For progressive Judaism to succeed, it must jettison the myth of authenticity based on some “real” forms that some “real” Jews really believe in and replace it with a personalized notion of authenticity measured by integrity and individual coherence. Is my Buddhist-Judaism less authentic than someone else’s more carefully patrolled boundaries of permissibility? Quite the contrary: It is more authentic, because it is more faithful to the truth of my experience. Not preference, not whim — but carefully considered internal coherence.
Those who prefer traditional forms sometimes deride innovations as “compromises”. Yet, which is the more objectionable compromise: bending the rules to eat hot food on nonkosher plates, or clinging to a ritual form that may no longer hold any meaning, is historical in its origin and may actively impede other ethical values (such as connecting with people of other faiths)?
Likewise, sometimes traditional forms are derided as intellectual compromises by those who insist on a more rigorous secularism. But which is the real compromise: admitting the irrational desire to pray, or maintaining some pseudo-intellectual purity that cuts off the heart despite the soul?
Progressive Jews don’t do what they do to compromise the authenticity of Judaism; they do it to maintain it. Sure, plenty of lazy Jews simply indulge their laziness, whether as ritual wafflers, ethical slobs or intellectual weaklings. But for those who care about living an authentic life, values shift because of consideration, not spinelessness. To say “This works for me” can, indeed, be a summary denial of responsibility. But to say so meaningfully, based on discernment and introspection, is a mark of integrity.
The myth of authenticity, in contrast, is an abdication of introspection and personal responsibility. Thanks, but I’m not religious. Thanks, but I’m Orthodox. Thanks, but I don’t need to think any further. It’s a lot easier to say “This is real Judaism, and I do/don’t practice it” than to look closely at what form might work to do the important stuff (afflict the comfortable, comfort the afflicted) for you.
Obviously, newer Jewish forms are not intrinsically superior to older ones; the books of the Bible have endured precisely because they continue to speak to so many people, despite the gulf in history and culture. And to be sure, the ancientness of these texts is part of their power: They bind us to history in a way that newer books cannot. But this power is not because of some imagined authenticity, or some unbroken connection between us and biblical Israelites who, after all, imagined that the world was a small, flat place, had no concept of medicine or industrialization, had notions about nation, ethnicity and gender that hopefully would have no place in contemporary society.
No, Biblical Israelites are not the real Jews. Neither are Hasidim, 20th-century modernists, neurotic New York psychoanalysts, Moroccan saints, angst-ridden intellectuals, High Reformers or anyone else. Real Jews are all of the above — and the rest of us who take Jewishness seriously, in one form or another. Real Jews speak with Southern accents, keep one day of yomtov (the holiday), hike in the wilderness, eat shrimp, intermarry, become ba’alei teshuvah, do karate, are bisexual, are neoconservative. Real Jews are the ones who make Judaism real for themselves.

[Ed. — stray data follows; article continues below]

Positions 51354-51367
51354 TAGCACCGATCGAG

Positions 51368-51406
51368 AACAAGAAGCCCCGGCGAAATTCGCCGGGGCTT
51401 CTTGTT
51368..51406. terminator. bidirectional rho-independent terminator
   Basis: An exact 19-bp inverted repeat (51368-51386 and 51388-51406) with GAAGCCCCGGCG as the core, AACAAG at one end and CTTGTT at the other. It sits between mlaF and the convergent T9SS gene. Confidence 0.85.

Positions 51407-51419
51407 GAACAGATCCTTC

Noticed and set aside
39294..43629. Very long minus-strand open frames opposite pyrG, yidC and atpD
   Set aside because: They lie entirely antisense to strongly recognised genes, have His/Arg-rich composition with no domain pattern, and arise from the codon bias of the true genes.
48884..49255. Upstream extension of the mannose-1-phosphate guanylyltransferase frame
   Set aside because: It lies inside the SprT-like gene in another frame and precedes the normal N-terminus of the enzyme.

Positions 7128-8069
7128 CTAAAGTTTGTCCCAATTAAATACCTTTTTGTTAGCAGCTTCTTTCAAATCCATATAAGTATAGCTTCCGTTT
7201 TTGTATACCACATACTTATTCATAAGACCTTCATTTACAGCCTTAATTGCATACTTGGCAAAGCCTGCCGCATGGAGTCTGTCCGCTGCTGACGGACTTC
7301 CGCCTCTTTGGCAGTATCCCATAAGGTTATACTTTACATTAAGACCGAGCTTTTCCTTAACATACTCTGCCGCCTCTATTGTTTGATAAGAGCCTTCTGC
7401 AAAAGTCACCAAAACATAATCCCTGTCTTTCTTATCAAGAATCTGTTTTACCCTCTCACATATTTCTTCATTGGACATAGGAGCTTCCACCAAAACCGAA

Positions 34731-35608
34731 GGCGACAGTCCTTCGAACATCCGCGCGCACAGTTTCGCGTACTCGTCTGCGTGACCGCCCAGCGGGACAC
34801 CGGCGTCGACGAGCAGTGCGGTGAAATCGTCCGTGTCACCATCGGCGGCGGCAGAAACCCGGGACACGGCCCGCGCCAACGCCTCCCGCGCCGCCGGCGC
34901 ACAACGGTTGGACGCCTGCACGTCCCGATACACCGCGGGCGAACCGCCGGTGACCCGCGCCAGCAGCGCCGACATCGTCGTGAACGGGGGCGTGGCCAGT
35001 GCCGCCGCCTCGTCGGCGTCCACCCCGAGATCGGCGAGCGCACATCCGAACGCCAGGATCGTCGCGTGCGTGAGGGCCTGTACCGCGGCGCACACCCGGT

In the past few years, there’s been a fair amount of attention to novelty Jews. Yuri Foreman, for example, is both a rabbinical student and a boxing champion. What?! Matisyahu is a Hasid and a pop star. What?! The media love those interrobangs (the ?! symbol), but behind every one is an implicit assumption that Jews are supposed to be one way and not another. Boxing rabbis, lesbian rabbis, “Adventure Rabbis” and yoga-teacher rabbis — these images are foreign, funny or weird to some people, because the word “rabbi” still conjures up a very particular image: usually male, nebbishy and bearded. (Not that there’s anything wrong with that — I’m all three.)
But that image is just a form. Indeed, when I read about Jewish farmers, Jewish Sufis and Jewish pro wrestlers, I think, good for the Jews. I’m generally reluctant to praise one culture over another, but if there is one distinctive feature I love about Jewish culture, it’s how, in our many diasporas, we have amalgamated so many contradictions, oblique angles and diverse perspectives on how it is to be human. Granted, that pattern also leads to Jewish mobsters, Jewish financial shysters and Jewish arms merchants, but Jewish crooks aren’t bad because they’re inauthentic; they’re bad because they’re bad. The basic principles of change, growth and evolution are what has kept us going these thousands of years, as much as the basic bedrock values that remain more or less constant. For Jews, even more than for others, change is authenticity.
So let’s get used to slippery slopes, murky swamps and the many other geographies of blending and uncertainty. Whether or not Jews have traveled here before, they are where we live today. Finding authenticity without is ahistorical and self-defeating. Finding it within is holy.